It’s early days, but Cheap Thrills could well turn out to be 2014′s blackest black-comedy. The directorial debut of E.L. Katz stars David Koechner (Anchorman) and Sara Paxton (The Innkeepers) as a pair of well-heeled L.A.-dwellers who goad two desperate-for-cash characters — played by Pat Healy and Ethan Embry — to commit increasingly unwise and/or illegal acts for growing sums of cash. We hesitate to say more, but the film’s new poster, which you can see exclusively above, gives some idea of the macabre mayhem which results.
Tag: Film (51-60 of 929)
The new horror movie Banshee Chapter is full of familiar faces, including Katia Winter (Sleepy Hollow), Michael McMillian (True Blood), and the great Ted Levine (Silence of the Lambs, Monk). But the biggest name attached to this tale of psychedelic drug use and threatening, extra-dimensional presences is its executive producer Zachary Quinto, whose production company Before the Door — which he cofounded with Corey Moosa and Neal Dodson — was responsible for overseeing the film.
Below, Quinto talks about his involvement with Banshee Chapter which is now available on VOD and will start a theatrical run in select cities on Jan. 10. And, below our chat with the Star Trek star, check out an exclusive making-of clip featuring interviews with Moosa, producer Stephanie Riggs, and writer-director Blair Erickson.
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Is the new independent comedy-drama All the Light in the Sky about a Malibu-dwelling, 45-year-old actress called Marie and her dealings with the film industry? Or is it about why we need to accept, and engage with, change — be it personal or global? Actually, this latest film from prolific writer-director Joe Swanberg (Drinking Buddies) is technically both. However, star Jane Adams, who cowrote All the Light in the Sky with Swanberg, insists the movie is much more a philosophical rumination rather than a Tinseltown dissection.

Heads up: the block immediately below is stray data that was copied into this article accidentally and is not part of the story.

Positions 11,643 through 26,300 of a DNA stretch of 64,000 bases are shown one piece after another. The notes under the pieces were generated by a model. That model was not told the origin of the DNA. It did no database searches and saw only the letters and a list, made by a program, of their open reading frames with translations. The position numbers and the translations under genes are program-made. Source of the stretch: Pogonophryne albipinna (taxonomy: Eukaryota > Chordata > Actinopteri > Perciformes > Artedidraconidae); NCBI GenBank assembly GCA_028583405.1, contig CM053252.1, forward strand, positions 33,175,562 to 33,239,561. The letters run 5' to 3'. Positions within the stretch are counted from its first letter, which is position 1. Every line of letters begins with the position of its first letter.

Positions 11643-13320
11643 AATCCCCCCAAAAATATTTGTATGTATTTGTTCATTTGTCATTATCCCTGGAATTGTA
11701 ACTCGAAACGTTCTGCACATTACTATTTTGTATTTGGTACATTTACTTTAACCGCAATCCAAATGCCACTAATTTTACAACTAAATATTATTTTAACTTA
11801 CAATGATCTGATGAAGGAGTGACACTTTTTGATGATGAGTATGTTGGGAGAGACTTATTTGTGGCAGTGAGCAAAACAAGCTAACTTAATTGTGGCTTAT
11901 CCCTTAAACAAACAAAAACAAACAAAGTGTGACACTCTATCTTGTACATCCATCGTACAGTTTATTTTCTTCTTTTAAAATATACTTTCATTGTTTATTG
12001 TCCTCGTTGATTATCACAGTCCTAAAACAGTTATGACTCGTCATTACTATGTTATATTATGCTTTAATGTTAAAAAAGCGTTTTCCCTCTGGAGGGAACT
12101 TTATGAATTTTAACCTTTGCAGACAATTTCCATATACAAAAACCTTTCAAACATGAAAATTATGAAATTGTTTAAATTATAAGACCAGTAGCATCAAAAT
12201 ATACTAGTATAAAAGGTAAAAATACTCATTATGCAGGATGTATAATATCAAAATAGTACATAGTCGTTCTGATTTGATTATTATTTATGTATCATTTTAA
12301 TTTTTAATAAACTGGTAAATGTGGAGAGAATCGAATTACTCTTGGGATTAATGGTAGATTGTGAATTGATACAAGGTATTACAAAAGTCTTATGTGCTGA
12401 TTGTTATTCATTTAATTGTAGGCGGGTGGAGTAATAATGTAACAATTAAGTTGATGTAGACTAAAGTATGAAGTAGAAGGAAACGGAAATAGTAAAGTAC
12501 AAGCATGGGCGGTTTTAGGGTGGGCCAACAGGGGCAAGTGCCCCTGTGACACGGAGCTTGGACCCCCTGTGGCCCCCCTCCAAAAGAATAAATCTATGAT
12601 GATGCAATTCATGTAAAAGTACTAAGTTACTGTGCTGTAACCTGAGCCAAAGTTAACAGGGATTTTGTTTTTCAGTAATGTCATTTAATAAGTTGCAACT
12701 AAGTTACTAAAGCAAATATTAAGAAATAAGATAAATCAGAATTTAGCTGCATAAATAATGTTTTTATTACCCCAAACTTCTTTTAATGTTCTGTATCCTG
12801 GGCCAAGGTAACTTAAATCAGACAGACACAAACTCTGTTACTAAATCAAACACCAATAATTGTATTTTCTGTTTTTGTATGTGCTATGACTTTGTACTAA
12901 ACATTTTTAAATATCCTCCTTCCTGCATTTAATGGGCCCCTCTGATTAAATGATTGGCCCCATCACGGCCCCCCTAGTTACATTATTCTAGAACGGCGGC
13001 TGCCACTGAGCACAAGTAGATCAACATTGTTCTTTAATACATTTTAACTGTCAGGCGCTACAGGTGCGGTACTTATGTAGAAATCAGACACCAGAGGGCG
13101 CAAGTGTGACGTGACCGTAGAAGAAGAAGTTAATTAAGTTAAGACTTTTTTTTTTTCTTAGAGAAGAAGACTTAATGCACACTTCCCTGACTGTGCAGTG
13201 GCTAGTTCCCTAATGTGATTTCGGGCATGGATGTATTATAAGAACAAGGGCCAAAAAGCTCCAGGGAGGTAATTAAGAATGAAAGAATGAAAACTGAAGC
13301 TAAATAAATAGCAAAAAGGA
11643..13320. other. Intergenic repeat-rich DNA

Director Adrián García Bogliano impressed many horror fans — including this one — with 2011′s slow-burn occult thriller Penumbra and the filmmaker recently wrapped his first English language feature, the werewolf film Late Phases. But from today, terror freaks will be able to check out his first, post-Penumbra movie, the Mexico-shot Here Comes the Devil, which can be viewed at select cinemas and via VOD and iTunes.
Francisco Barreiro and Laura Caro play parents whose two children disappear while exploring a mountainside near Tijuana with predictably horrific — if otherwise decidedly unpredictable — consequences.
It was a good day to be lesser-known. If Barkhad Abdi, June Squibb, and Lupita Nyong’o can win nominations from the celebrity-obsessed Golden Globes, then their path to the Academy Awards ceremony is a near certainty. On the other hand, today’s list of contenders was not so kind to one of the most famous women on the planet.
Sorry, Oprah. You’ve been snubbed. The Globes also had two opportunities to get George Clooney at the ceremony — and declined both chances.